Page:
Initially, I would wait to run out and play cricket when the doors were unlocked at 4:30 pm. But one day, locked in that room, I began to look around wondering if there were things in that room we could play with. I noticed the room had loads of books stacked up in innumerable shelves against the walls. I can still recollect that the room even had a mildewed smell of the teak wood furniture and leatherbound hard covers of those books.

From afar, the books looked the same, just like how a cluster of trees looks the same from a distance, but when you move closer you may realize they are different species of trees. I went closer to the books and pulled out a few from their resting places on the shelves, and peeped inside one of them simply out of curiosity.

This particular book that I had randomly selected to peep into was a Shakespearean play. I began to read it, and was able to comprehend the story even though many of the words were unfamiliar to me then. Even though I was not able to comprehend the concepts and thoughts of the writer completely, I was able to appreciate his play of words, the way it was being expressed, and the implications.

Thereafter, when we were shoved into that room full of books, I would pick up any book and read it from just about any page that I happened to chance upon. And soon I began to enjoy my time in that locked room. My relationship with those books in that large room with teak furniture, in a huge house that had suddenly gone silent in the heat of the afternoon, continued for the next few years.

A decade later when I was studying literature in school and college, those afternoon siesta-time readings came to my rescue. Most of what I was reading formally in school or college I had already read at home earlier. The reading of literature gave me a depth of understanding as well, which has helped me as a writer and director too.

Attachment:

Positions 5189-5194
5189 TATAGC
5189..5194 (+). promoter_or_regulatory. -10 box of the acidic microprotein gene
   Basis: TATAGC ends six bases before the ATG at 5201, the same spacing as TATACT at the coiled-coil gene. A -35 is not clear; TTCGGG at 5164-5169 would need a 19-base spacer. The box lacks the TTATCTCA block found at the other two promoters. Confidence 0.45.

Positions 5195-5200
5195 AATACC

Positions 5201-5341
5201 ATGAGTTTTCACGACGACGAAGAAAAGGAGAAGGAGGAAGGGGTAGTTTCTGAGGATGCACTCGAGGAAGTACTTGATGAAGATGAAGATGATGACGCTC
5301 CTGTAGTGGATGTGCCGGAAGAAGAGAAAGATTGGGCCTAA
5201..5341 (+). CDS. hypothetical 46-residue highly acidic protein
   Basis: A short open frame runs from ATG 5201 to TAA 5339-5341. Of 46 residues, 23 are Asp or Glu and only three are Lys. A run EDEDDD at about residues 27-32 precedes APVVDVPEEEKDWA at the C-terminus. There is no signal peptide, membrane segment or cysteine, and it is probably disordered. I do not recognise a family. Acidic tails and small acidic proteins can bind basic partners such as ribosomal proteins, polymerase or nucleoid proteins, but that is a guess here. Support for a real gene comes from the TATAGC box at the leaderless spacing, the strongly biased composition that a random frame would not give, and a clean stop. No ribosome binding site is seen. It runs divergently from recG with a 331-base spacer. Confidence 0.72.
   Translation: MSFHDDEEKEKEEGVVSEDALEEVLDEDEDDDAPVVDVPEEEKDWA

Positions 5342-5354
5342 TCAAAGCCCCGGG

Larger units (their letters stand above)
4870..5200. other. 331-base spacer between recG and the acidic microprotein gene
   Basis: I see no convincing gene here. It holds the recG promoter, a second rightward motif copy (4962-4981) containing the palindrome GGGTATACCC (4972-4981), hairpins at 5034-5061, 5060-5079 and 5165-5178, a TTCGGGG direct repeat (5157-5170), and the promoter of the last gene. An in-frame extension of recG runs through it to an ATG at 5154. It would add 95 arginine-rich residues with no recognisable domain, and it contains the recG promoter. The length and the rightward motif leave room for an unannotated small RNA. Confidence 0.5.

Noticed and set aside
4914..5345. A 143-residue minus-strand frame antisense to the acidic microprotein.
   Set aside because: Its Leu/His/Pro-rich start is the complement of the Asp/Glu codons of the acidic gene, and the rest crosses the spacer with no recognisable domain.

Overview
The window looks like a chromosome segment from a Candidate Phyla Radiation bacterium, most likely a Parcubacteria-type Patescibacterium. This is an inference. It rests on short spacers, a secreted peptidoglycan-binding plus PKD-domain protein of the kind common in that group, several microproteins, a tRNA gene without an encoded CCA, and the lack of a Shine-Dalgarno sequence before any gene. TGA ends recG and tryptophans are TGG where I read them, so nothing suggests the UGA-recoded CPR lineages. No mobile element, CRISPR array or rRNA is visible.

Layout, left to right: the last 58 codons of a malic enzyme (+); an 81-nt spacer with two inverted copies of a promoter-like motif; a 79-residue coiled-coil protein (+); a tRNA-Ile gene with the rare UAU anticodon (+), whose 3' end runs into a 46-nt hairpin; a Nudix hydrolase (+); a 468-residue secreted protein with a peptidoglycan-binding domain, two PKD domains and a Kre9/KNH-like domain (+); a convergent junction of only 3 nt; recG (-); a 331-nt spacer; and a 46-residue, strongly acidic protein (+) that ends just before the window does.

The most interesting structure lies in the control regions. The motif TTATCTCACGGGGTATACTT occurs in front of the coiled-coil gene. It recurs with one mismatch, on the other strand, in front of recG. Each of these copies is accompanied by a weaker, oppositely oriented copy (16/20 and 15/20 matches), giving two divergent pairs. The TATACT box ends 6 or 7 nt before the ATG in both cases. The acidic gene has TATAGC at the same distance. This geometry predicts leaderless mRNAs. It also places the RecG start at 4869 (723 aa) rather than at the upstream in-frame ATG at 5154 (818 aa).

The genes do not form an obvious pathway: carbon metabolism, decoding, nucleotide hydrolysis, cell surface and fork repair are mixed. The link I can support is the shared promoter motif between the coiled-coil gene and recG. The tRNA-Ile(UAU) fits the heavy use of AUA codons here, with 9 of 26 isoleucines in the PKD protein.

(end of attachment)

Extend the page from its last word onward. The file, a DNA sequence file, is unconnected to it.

The second most significant occurrence, with reference to how books influenced me, was many years later when I was travelling by train. At Jamshedpur station, there was an AH Wheeler bookshop. I did not have much money on me so I picked up an inexpensive book. It must have cost Rs5. It seemed simple in appearance and it had writings in Sanskrit and translations in Hindi and English. I began to read it randomly, and realized it has verses from the Bhagavad Gita. I was fascinated. I knew about the source of the book because I had many Hindu neighbours. Gradually, I began reading the Bhagavad Gita verses little by little, and they were easy to understand.

I think if you do anything with an open mind, without barriers, you comprehend things easily. The scriptures, from any religion, were not meant for scholars alone, they were meant for the common people. I understood that as clearly as I had comprehended Shakespeare as a child. And, as I continued to read the Gita, I understood then there is nothing like that in this world from whatever else I have read. Generations of wisdom like that just opens you up and changes you forever.

This excerpt is part of a selection made specially for readers by Rakesh Anand Bakshi from his anthology on twelve eminent directors, Directors’ Diaries – The Road To Their First Film, published by HarperCollins India.

Listen to Imtiaz Ali on his love for reading here: